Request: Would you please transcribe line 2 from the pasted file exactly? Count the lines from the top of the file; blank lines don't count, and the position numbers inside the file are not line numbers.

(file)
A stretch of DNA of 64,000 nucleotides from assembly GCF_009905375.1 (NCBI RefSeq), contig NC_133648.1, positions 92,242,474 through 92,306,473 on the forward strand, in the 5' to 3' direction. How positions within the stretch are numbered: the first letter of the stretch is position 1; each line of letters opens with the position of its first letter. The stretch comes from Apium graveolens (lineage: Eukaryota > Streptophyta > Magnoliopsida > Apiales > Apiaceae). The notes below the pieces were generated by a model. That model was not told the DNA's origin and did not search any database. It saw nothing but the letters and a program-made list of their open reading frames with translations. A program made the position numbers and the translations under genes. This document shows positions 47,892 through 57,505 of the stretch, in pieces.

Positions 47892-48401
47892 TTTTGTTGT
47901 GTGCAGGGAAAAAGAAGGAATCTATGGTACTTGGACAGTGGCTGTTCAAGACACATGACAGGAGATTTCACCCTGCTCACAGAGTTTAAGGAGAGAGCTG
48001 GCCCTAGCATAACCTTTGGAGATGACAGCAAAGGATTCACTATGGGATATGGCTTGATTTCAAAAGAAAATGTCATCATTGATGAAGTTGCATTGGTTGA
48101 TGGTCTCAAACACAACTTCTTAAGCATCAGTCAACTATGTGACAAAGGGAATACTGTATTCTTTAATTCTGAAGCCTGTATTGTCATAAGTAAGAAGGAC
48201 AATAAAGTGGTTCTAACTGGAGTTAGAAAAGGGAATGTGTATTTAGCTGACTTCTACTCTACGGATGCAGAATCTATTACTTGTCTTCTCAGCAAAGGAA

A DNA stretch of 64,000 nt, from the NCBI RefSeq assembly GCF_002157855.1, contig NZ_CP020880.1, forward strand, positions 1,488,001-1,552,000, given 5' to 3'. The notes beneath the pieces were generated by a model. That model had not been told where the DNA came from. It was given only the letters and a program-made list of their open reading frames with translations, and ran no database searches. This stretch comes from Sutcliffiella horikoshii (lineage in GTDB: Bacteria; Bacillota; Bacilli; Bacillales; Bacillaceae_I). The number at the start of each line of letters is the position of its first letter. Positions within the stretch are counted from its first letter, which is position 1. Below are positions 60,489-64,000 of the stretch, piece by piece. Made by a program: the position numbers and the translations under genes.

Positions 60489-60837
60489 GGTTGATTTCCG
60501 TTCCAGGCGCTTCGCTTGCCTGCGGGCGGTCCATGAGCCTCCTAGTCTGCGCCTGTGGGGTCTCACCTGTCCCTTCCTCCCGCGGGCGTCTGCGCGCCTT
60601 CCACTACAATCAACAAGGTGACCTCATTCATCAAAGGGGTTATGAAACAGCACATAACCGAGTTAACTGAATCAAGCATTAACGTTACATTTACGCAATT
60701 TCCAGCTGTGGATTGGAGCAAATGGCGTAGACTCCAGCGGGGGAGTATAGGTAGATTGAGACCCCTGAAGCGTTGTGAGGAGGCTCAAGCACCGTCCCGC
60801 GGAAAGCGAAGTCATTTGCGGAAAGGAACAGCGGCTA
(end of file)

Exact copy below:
Positions 47892-48401